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  1. Anthony spradlin
    January 13, 2017 at 7:07 pm

    Does it cost to run a proxy? I just don't want to pay much

  2. Anonymous
    July 27, 2015 at 8:34 pm

    It's nice because you do not have to install anything. I just keep it on a thumb drive and can use it on any PC I want. you just download the Launcher from, create an account on their website, and connect.

  3. Anonymous
    July 23, 2015 at 9:54 pm

    I've been using for a while now. And I am never going back. A must have if your surfing the internet and want to be unwatched and unmonitored.

    • tesy
      July 13, 2016 at 7:18 am


  4. Anonymous
    July 23, 2015 at 9:51 pm

    Yes. is the best. You don't have to install it. so you will not be detected.

  5. Anonymous
    July 9, 2015 at 8:27 pm

    For my work PC I have this program called Defeat My Firewall on a thumb drive. You just run it off the thumb drive and it creates a tunnel through the firewall. There is nothing to install and you do not have to go to a proxy site. Now I can go on any website I want undetected. I can even watch Netflix with no one knowing. Check them out at

  6. Seth
    May 21, 2015 at 1:15 pm


    So I got bored and found your comments, woaw.
    You even told a guy named "GOD" that his name is inappropriate, your name defies your arguments, you are not just wrong as this article, you are wrong and you force yourself to believe you are right, you won't agree with anyone that goes against you, even if they are right. How pity. You've replied so many comments, you either really care about this crap or you have no life at all.

    You know, I'm 24, from Uruguay, I study graphic design , I have no idea about networks but I have this: 4 hours spare every single day of the week, being away from home. 4 hours away from home, I know almost nothing about networking and my university won't allow students to play games or watch videos, I get that. But I am also a Youtube partner and I make my life out of that and here in my university this site is blocked, my working place is blocked, do you understand that? Yes, I can wait until I get home and check it (as I do everyday) but it would be amazing to use those 4 hours for SOMETHING but studying, I'm already doing really good, I don't need to spend 4 more hours studying

    What I'm trying to say is this: Not everyone here is a 12 years old kid trying to watch porn at school, and shut the fu*k up, no one cares about a crier's opinion. I'm too good, too stupid, and I have 4 freaking hours to do nothing, that's why I'm replying you. What's your excuse?

  7. Seth
    May 21, 2015 at 12:34 pm

    This is retarded. In order to do that (step #1) you need the router's password, which you clearly don't have if you are trying to bypass the firewall, dah. I'm not even gonna read the rest of the article as the STEP ONE goes against the whole purpose.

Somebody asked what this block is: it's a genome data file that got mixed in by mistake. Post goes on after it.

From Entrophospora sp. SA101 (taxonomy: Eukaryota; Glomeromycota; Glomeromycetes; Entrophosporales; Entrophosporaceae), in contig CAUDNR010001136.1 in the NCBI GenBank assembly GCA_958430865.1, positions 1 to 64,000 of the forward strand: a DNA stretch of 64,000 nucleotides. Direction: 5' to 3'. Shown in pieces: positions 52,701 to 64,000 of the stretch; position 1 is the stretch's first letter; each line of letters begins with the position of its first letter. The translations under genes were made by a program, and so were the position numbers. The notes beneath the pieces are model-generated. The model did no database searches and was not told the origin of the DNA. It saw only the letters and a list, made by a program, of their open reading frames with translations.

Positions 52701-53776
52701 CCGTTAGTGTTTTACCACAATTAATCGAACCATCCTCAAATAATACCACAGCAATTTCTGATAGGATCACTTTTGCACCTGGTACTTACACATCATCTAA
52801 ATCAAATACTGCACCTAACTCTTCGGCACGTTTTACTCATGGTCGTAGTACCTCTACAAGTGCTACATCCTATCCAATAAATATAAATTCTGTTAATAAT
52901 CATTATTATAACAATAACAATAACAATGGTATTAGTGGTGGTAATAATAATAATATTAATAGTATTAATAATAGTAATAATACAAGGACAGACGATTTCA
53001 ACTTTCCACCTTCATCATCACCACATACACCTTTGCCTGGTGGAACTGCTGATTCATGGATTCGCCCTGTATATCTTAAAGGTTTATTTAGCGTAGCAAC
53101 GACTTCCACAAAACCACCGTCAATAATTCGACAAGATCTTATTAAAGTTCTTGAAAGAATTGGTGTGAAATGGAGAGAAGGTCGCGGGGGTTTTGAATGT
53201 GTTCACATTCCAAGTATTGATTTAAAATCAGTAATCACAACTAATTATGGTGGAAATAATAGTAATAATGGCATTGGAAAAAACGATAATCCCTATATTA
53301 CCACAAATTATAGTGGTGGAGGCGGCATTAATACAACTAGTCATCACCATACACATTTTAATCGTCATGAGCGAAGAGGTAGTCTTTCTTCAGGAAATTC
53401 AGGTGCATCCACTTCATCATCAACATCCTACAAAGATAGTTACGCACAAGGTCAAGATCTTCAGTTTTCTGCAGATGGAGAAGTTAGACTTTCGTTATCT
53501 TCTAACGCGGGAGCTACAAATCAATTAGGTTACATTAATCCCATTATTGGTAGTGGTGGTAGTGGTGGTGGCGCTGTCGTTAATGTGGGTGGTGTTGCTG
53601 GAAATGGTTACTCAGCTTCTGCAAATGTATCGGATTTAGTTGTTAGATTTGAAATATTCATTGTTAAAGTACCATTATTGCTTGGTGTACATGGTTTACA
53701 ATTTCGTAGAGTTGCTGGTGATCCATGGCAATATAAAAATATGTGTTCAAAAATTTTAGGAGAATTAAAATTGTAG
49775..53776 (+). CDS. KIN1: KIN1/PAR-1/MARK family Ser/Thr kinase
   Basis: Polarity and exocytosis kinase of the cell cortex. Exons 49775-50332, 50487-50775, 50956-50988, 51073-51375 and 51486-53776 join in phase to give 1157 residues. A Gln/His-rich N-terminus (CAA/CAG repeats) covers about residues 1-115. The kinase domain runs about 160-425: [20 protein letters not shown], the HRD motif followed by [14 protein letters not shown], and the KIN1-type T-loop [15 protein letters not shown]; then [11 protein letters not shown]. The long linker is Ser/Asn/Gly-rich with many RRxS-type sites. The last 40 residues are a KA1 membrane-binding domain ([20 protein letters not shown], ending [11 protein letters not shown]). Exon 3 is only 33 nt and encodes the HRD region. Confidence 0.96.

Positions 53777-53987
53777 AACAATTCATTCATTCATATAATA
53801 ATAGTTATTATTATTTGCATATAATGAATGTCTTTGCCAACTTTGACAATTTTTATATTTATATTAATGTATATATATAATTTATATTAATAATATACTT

8. Mitchell Lee
    April 21, 2015 at 9:55 pm

    The easiest way is VPN

  9. Yasin Abdullahi
    March 23, 2015 at 2:38 pm

    it didnt work!!!!

  10. destiny
    February 23, 2015 at 10:46 pm

    how do you do the first step on the computer and what keys

  11. Aaqib
    January 17, 2015 at 2:42 am

    lmao at the guys who keep going like "OMG YOU'RE NOT SUPPOSE TO DO THIS". You idiots need to comprehend the fact that a lot of the sites that are blocked are sites not dangerous. Such as, I mean wtf is up with you blocking that site?! Their's censors there, 8 year old kids, and moderators there making sure nothing goes wrong. Yeah you got a few kids who are arrogant enough to go on porn and malicious. But I'm speaking for the majority of us that sites we want to go on are acceptable up to standards with porn and malicious., nope. Createaforum? Possibly, but the one I go to is definable and positively no. Some of you little admin geeks need to freaking understand that the sites we go to are not porn and malicious, but innocent gaming sites, which allows us to spend the free time.

    This is coming from an 11 year old.

  12. Aaron
    February 11, 2010 at 4:55 pm

    Hello, I'm a 17 year old high school student weighing in on the issue. At first, I didn't have a problem with my schools filter. Obviously, they had to block porn and other sites including adult content. I didn't really like the block on Facebook but I understood why it should be blocked. I also didn't like the block on Youtube because teachers often show videos to students on Youtube related to school but then they unblocked Youtube for teachers so that was fine.
    They really started to piss me off when they recently really added much more to the filter. I was researching something for history but the filter blocked me from searching the word "Nazi". There's many more things that should not be blocked.